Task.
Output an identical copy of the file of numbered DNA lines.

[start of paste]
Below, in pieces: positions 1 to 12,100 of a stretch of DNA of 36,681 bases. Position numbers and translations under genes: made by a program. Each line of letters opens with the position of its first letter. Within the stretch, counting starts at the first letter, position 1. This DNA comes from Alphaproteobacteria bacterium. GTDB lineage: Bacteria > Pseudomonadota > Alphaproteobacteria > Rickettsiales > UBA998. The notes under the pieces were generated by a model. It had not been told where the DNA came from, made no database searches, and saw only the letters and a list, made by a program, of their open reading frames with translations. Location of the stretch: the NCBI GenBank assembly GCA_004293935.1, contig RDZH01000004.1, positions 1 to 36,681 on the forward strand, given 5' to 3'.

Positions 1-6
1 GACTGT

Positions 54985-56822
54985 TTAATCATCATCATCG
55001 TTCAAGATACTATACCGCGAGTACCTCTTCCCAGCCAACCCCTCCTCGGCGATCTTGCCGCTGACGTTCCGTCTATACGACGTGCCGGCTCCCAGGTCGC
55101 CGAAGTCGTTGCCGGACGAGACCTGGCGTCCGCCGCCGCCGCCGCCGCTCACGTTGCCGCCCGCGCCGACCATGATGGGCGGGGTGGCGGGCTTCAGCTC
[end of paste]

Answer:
Below, in pieces: positions 1 to 12,100 of a stretch of DNA of 36,681 bases. Position numbers and translations under genes: made by a program. Each line of letters opens with the position of its first letter. Within the stretch, counting starts at the first letter, position 1. This DNA comes from Alphaproteobacteria bacterium. GTDB lineage: Bacteria > Pseudomonadota > Alphaproteobacteria > Rickettsiales > UBA998. The notes under the pieces were generated by a model. It had not been told where the DNA came from, made no database searches, and saw only the letters and a list, made by a program, of their open reading frames with translations. Location of the stretch: the NCBI GenBank assembly GCA_004293935.1, contig RDZH01000004.1, positions 1 to 36,681 on the forward strand, given 5' to 3'.

Positions 1-6
1 GACTGT

Positions 54985-56822
54985 TTAATCATCATCATCG
55001 TTCAAGATACTATACCGCGAGTACCTCTTCCCAGCCAACCCCTCCTCGGCGATCTTGCCGCTGACGTTCCGTCTATACGACGTGCCGGCTCCCAGGTCGC
55101 CGAAGTCGTTGCCGGACGAGACCTGGCGTCCGCCGCCGCCGCCGCCGCTCACGTTGCCGCCCGCGCCGACCATGATGGGCGGGGTGGCGGGCTTCAGCTC